It's easy to determine when a Red Sox season is over: There's usually a blown lead, a shocked stadium and another team hugging on the mound.
Marking the end of a Red Sox career isn't always as simple, though. It frequently comes months after the last out, with the filing of free agency papers or an off-season trade, the goodbyes come by telephone if at all, and then the player shows up in Boston the next season in another uniform -- sometimes to applause and sometimes not -- and, just like that, he is the opponent.
It happened with Carlton Fisk, with Fred Lynn and with Wade Boggs. It happened with Roger Clemens. And, for the record, it happened with Babe Ruth, too.
Whether it will also happen with Mo Vaughn is, for the moment, a very good question.
"I haven't really thought too much of it, and I'm not going to think too much of it," the Red Sox first baseman said Saturday night after Cleveland's 2-1 victory in Game 4 ensured Boston of its 80th consecutive season without a World Series title.
"I'm not going to sit up here and say I know what's going to happen, because I obviously don't. ... When the time comes, you'll all get all the answers you need."
With the Fenway crowd outside yelling "We want Mo," Vaughn was circling the Red Sox clubhouse, hugging his teammates and perhaps even saying goodbye. He told John Valentin, a teammate dating back to their college days at Seton Hall, that he loved him.
"Absolutely," Valentin said when asked if it would be incomprehensible to play without Vaughn. "But reality is reality. I hope it doesn't happen. But if the Red Sox don't want him, then he has to move on."
Vaughn has now completed the final season of a three-year, $18.6 million contract. Fitful negotiations over the past two years have done little else than dominate headlines, as the two sides swiped at each other with ugly accusations and innuendo.
Vaughn vowed not to let it affect his performance, and if it did it was only to spur him on. He hit .337 thiyear -- second in the league -- with 40 homers and 115 RBI. He also has the 1995 AL MVP on his resume.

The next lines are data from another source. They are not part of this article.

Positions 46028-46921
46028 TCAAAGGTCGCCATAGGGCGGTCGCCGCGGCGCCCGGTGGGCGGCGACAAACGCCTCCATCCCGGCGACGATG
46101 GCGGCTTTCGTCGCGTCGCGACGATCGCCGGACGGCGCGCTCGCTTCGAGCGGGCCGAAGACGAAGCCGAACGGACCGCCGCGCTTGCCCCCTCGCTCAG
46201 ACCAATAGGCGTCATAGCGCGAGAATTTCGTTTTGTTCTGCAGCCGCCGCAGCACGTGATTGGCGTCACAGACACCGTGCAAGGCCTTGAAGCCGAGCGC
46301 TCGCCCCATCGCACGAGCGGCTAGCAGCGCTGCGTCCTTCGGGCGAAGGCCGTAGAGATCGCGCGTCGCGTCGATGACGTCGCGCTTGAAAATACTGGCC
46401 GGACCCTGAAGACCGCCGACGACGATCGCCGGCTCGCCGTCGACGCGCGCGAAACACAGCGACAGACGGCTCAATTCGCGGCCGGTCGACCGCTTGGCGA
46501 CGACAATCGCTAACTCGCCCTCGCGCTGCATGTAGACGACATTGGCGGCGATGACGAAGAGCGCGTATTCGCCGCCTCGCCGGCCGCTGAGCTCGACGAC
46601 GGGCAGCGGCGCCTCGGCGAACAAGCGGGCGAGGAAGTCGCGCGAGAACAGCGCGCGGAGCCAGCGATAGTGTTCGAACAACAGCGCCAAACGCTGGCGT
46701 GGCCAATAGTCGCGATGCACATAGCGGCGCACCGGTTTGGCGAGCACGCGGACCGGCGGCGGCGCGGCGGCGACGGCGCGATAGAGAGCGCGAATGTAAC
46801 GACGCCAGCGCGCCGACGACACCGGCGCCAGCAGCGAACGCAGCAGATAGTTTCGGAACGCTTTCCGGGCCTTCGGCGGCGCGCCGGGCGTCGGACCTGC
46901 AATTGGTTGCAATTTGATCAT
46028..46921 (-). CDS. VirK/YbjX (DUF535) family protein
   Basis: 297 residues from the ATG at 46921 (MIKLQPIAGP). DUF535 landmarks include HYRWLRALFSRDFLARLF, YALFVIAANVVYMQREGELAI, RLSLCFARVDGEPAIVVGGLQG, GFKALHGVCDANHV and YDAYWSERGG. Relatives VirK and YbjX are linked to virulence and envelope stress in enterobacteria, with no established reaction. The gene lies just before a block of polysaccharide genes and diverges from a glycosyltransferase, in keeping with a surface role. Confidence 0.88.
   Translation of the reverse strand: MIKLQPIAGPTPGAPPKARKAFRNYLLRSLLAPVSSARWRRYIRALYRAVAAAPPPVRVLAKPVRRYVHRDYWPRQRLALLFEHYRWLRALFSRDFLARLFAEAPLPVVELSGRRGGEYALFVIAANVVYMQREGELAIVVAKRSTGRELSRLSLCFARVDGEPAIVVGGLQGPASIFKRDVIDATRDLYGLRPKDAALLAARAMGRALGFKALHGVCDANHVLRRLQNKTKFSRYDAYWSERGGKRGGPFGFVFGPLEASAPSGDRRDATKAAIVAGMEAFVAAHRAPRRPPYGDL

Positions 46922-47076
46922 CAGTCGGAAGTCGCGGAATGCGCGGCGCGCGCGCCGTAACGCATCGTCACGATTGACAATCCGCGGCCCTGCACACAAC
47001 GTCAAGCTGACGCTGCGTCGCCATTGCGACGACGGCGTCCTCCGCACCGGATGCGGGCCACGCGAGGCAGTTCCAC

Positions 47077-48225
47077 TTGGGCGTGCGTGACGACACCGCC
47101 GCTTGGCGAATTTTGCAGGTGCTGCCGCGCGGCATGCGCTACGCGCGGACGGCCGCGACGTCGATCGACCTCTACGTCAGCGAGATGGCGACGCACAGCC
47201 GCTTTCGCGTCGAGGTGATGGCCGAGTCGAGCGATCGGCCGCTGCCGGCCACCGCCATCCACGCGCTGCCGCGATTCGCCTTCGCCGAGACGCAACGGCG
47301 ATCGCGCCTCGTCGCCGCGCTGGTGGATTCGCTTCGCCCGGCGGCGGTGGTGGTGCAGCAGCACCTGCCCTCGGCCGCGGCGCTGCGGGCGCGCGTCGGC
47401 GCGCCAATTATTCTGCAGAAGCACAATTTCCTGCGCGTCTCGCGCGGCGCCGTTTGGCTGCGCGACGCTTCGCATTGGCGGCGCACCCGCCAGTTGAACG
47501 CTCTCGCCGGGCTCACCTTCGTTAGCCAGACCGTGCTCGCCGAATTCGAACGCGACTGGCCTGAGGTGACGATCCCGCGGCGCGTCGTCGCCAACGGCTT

He is expected to be one of the prime lots in the free agency auction, and he said he would definitely file when he becomes eligible the day after the World Series ends.
"You've got to do what you've got to do," he said.
And, if he leaves, he will have no regrets about the legacy he left behind.
"You look at the numbers and you look at the way this team played," he said. "Damn it, I wasn't going to come out here and hit .250. That's not in my nature."
Saturday, Vaughn came up in the eighth inning with the Red Sox down one run and facing elimination, and he lined one high and deep to left-center. Earlier in the summer, when it's warm and humid and the air is stagnant, it might have made it. With a cool October cross-wind, it bounced off the Wall for a double.
"I always think about doing something dynamic," said the man who won the '98 home opener with a ninth-inning grand slam. "You always want to put the people on their feet. That's what the game is for."
He is nothing if not dynamic. His importance in the Red Sox lineup is immeasurable, and his presence in the clubhouse is equally large. He has been a treasure to Boston's black community, and perhaps the most popular black athlete the city has ever known.
Even his mistakes are huge. Like the barroom brawl that blackened his eye in the middle of the 1995 season, or the drunken driving arrest -- he was acquitted, but embarrassed -- this past off-season.
"To me, it's all been good times. Even the bad times have been good times. This team stood behind me in all that," he said of his teammates.
"I couldn't have done what I did all season without them keeping it all together. I didn't ever want my situation to take away from this ballclub and I think I did that.
I wanted to show myself and my critics that I could," he said. "But I'm a realist."
And, the day after the World Series ends, he will also be a free agent.
Despite the acrimonious negotiations and the team's claim that it can only afford him at a hometown discount -- the annual price could otherwise be in the eight figures -- Vaughn maintains a bemused ignorance about his future.
There were no goodbyes to the crowd, no handful of dirt from the first base area as a souvenir, no menacing glare at the general manager's box when he left the field, perhaps for the last time, for a pinch-runner in the eighth.
"I'll pick up something from the last game I ever play," he said. "When it's all said and done you grab some turf, wherever that may be.
"I've got a lot of baseball left in me."
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